Pope Francis, a postscript

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Rosalinda L. Orosa

Rosalinda L. Orosa

He danced the tango in his youth, now receives roses from St. Therese

The throngs that lined the streets for hours, even days just to get a glimpse of Pope Francis, waving right and left in a gesture of blessing them; the vast crowd that camped outside Villamor Air Base, Roxas Boulevard, the Apostolic Nunciature in frenzied anticipation of his arrival; President Aquino, ranking officials and privileged journalists entranced in Malacanang by the Pope’s inexplicably charismatic aura; the unprecedented multitudes at the Manila Cathedral, the UST, the Mall of Asia and the Luneta that attended the Papal masses or listened to the homilies (spiced with humor); the thousands of Yolanda survivors in Leyte who braved the impending signal number two typhoon, to have their grief assuaged by the Pope’s compassion—all of them were profoundly moved by His Holiness’ humility, simplicity, sincerity and warm affection, as also by the overflowing sympathy he wordlessly but eloquently manifested for the aged, the disabled, the poor and particularly, the children.

Such adulation of the multitudes for the Vicar of Christ would increase a hundred fold if they could know him more closely by reading the book Pope Francis His Life in His Own Words. Therein, Jorge Bergoglio reveals and describes himself both as a layman and as a cleric through interviews conducted by Francesca Ambrogetti and Sergio Rubin.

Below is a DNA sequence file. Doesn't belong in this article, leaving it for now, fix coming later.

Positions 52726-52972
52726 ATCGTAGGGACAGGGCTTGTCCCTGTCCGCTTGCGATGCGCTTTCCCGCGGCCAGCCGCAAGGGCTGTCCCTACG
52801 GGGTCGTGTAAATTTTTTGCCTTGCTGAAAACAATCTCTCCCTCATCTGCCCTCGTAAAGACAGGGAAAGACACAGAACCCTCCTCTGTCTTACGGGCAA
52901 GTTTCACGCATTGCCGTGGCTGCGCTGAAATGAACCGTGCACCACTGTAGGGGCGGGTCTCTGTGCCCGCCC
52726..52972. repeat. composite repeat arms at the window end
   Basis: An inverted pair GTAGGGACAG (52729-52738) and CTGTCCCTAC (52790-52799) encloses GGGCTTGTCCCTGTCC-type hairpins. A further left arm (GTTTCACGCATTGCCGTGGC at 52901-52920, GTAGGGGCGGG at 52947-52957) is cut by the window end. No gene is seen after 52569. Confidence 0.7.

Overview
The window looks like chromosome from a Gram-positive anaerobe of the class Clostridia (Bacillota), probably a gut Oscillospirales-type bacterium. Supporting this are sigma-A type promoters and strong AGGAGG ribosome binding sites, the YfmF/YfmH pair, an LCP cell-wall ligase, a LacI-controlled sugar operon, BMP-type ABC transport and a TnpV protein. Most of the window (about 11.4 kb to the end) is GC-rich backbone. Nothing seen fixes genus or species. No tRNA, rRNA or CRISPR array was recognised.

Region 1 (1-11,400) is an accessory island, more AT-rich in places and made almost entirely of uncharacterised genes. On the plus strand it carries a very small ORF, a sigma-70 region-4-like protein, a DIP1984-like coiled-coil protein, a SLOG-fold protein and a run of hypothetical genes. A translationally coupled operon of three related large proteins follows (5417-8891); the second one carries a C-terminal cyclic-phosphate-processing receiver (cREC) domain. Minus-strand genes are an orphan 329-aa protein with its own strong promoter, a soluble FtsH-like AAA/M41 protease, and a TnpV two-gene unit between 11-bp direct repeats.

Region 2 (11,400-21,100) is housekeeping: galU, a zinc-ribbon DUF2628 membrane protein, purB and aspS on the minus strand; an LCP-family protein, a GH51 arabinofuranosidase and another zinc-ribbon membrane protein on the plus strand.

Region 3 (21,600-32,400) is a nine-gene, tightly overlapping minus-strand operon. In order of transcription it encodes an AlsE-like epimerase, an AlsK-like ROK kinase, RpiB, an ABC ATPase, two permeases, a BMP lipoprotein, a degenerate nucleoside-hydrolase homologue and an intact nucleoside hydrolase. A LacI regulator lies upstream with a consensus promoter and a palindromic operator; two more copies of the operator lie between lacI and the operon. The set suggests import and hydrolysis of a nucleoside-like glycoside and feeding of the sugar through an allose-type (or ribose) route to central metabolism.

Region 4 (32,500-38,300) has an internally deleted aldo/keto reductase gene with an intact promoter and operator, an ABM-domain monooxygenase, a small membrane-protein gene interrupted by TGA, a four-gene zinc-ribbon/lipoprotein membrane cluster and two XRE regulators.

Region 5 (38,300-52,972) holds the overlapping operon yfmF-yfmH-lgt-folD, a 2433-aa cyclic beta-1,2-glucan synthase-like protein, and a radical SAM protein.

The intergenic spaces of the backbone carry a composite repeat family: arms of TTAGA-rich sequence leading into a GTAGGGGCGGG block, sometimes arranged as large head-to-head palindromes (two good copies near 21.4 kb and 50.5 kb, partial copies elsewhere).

The book begins with Bergoglio’s family background. His parents and grandparents migrated to Buenos Aires, Argentina, from Italy. The father supported the family as an accountant. He did not earn much. There was no car but the children had everything they needed. Jorge, not yet 13, was made to work by his father in a hosiery factory, while also attending school.


Once, when Jorge was 17, he was to join his friends for some fun, on Students’ Day. Suddenly, changing his mind, he went to the parish church instead for confession during which he strongly felt a religious vocation. He did not answer the call immediately. He waited until he was 21. At that age, he fell gravely ill and the doctors had to excise the upper part of his right lung, leaving him in rather frail health. (In retrospect, Pope Francis’ hectic schedule here was a tremendous strain on him with the welcoming masses not realizing it.)

Bergoglio joined the Society of Jesus, its principles and discipline having appealed to him. He thought of doing missionary work in Japan, but he abandoned the idea because it would make strenuous demands on his health.